No pain, no gain. That's what Robert Muller is betting.
After the financial bruising that lower-rated hospitals took in 1998, the J.P. Morgan Securities analyst expects management to return to the ring, dukes up.
Muller has been tracking the financial performance of hospitals rated A- and lower since 1994 and reporting the results in quarterly editions of his Municipal market monitor. And although his 35-hospital sample stumbled in the first half of 1998 and is expected to show equally troubling results in the second-half report due out in April, he holds out hope for a better 1999.
"For one thing, good management does have the capability to change," Muller writes. "It just takes more than a few quarters to diagnose the problems and develop remedies and solutions."
Sample hospitals, which Muller does not identify by name, took quite a whipping in the second quarter ended June 30, 1998. After dancing in the 5.5% to 6% range in previous quarters, median net income as a percentage of revenues hit a thud-producing 4.1%. That's comparable with the lowest quarterly results posted by lower-rated hospitals in 1993 and 1994.
Muller says the one-two punch of managed care and Medicare revenue reductions certainly forced many hospitals to the mat. Meanwhile, inflation, utilization and labor costs nudged hospital expenses up by roughly 1.5 percentage points to a median 3.5% for the year, he says. And although some lower-rated hospitals in Muller's sample posted losses on physician practices, many smaller facilities never had the cash to invest in that questionable strategy in the first place.
Some causes of the drag on hospital performance are easier to rectify than others. "Costs and employees can be reduced; some unprofitable services can be closed," Muller writes. Yet longer-term questions about strategy and market position remain. Lower-rated hospitals, which generally hold weaker positions in their respective markets, must either build brand identification or become bigger players with tight cost controls.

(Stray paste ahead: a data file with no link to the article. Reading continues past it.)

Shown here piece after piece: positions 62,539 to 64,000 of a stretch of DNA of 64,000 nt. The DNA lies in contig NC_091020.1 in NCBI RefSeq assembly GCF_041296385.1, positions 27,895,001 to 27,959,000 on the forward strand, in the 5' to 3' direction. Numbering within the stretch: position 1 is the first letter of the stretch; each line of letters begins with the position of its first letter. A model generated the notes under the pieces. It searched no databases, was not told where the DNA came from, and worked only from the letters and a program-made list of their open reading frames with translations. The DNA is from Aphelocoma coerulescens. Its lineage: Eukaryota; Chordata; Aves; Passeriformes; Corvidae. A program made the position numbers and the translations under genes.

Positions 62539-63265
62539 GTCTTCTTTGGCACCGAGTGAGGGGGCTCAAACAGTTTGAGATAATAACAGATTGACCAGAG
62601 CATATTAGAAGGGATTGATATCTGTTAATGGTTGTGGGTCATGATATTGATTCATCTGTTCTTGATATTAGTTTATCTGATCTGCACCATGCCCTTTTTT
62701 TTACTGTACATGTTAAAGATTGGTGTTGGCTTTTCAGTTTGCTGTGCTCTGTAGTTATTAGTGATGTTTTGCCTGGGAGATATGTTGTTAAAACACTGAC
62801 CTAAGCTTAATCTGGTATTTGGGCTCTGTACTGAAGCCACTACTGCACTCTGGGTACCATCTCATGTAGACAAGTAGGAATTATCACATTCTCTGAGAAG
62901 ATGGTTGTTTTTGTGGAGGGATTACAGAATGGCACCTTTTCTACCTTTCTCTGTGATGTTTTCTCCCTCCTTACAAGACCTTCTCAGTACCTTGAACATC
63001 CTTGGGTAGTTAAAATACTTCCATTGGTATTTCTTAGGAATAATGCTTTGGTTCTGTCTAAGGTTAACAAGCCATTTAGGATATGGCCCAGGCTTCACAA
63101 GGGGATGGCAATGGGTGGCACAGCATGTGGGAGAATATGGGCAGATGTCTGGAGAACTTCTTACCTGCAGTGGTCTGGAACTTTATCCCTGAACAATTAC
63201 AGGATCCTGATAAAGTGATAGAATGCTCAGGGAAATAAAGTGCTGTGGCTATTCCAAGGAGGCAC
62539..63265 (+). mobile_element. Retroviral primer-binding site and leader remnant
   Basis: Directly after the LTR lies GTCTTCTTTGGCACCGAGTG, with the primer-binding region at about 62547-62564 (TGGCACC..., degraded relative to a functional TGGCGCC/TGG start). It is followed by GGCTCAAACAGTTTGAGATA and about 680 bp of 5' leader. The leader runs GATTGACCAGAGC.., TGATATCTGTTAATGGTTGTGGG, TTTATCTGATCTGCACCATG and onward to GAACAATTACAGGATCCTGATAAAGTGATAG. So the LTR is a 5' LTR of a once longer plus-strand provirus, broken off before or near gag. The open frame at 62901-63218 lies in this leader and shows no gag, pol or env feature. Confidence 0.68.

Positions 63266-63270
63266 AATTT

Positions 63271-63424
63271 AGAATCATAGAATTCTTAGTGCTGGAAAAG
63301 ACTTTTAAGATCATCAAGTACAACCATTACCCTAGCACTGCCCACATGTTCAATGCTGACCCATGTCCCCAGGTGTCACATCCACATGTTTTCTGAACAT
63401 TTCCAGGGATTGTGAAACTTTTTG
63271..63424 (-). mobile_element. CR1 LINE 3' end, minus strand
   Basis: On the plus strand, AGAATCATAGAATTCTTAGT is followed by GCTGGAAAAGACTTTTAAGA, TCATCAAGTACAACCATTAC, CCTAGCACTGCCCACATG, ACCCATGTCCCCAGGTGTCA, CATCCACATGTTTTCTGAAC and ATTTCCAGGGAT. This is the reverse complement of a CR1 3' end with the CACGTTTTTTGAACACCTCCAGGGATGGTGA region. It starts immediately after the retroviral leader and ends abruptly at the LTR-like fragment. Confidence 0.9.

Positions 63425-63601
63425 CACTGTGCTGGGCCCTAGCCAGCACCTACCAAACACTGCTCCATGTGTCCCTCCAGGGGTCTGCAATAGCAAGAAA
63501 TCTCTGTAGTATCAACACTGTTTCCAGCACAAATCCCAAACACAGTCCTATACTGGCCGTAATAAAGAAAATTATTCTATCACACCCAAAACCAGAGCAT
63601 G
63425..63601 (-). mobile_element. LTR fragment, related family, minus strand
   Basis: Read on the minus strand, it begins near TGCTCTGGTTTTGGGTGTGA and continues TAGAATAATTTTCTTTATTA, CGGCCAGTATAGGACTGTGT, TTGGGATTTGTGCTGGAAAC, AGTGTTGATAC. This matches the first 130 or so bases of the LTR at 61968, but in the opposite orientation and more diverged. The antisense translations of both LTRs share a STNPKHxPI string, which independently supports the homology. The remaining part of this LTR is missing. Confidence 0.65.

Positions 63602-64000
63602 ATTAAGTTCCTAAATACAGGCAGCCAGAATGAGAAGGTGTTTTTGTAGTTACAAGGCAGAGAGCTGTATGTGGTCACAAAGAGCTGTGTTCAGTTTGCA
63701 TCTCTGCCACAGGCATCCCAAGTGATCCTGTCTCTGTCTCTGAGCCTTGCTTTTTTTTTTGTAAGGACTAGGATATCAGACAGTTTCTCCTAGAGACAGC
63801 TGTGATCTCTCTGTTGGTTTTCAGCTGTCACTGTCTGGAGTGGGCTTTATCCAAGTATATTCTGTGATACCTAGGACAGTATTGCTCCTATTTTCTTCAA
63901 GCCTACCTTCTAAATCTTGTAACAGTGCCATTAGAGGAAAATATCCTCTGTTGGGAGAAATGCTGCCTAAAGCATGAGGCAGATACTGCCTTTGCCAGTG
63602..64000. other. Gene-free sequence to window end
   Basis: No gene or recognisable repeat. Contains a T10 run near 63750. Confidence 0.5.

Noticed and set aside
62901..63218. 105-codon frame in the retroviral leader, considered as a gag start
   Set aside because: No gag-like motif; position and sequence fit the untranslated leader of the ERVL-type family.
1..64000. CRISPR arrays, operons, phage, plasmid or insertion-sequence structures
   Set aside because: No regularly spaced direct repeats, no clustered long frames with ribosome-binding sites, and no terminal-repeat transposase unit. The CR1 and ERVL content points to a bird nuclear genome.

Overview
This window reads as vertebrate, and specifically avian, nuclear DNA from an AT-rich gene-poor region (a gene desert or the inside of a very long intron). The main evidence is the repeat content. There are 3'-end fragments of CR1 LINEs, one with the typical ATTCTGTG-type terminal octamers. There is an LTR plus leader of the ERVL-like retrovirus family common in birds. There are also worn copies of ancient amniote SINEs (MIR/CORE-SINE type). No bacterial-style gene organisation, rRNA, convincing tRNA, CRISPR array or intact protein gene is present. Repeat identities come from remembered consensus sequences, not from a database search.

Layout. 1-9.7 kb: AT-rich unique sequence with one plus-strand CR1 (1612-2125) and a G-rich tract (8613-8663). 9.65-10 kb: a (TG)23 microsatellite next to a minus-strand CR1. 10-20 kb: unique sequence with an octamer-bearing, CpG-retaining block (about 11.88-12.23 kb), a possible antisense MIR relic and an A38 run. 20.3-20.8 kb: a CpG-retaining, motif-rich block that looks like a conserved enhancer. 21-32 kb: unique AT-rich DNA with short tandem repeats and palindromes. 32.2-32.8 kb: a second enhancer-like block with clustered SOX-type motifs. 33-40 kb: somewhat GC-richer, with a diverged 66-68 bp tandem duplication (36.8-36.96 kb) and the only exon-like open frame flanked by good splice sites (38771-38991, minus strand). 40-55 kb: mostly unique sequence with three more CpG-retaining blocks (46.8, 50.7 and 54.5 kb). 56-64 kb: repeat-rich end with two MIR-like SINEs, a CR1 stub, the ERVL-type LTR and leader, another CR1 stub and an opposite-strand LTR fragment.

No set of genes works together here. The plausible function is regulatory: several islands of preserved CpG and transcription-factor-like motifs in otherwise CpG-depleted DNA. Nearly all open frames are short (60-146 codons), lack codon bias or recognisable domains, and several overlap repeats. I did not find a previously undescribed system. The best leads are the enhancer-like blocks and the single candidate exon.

As lower-rated hospitals ponder their weaker position and plot strategy, Muller expects to see an uptick in sales of non-strategic assets, such as nursing homes, home health agencies and managed-care plans, and a re-emphasis on core strengths.
"The last several years have been the age of mergers, and the next several years will be the age of divestitures," he says.
He also expects a strong emphasis on capping losses through productivity improvements and overhead reductions, for instance.
Meanwhile, he is encouraging bond buyers to sit tight. "We've really had three wonderful years of healthcare," he says of the 1995-1997 period. When investors want to dump healthcare, "I think you have to give management the benefit of the doubt." However, Muller warns, investors could sour on healthcare bonds if providers fail to take appropriate action.
Last year's bankruptcy of Allegheny Health, Education and Research Foundation's Philadelphia operations helped widen the spread between AAA-rated debt and lower-rated hospitals by at least 25 basis points, Muller said.
"If we have a repeat of '98, (investors) have to begin to worry about how much healthcare exposure (they) have."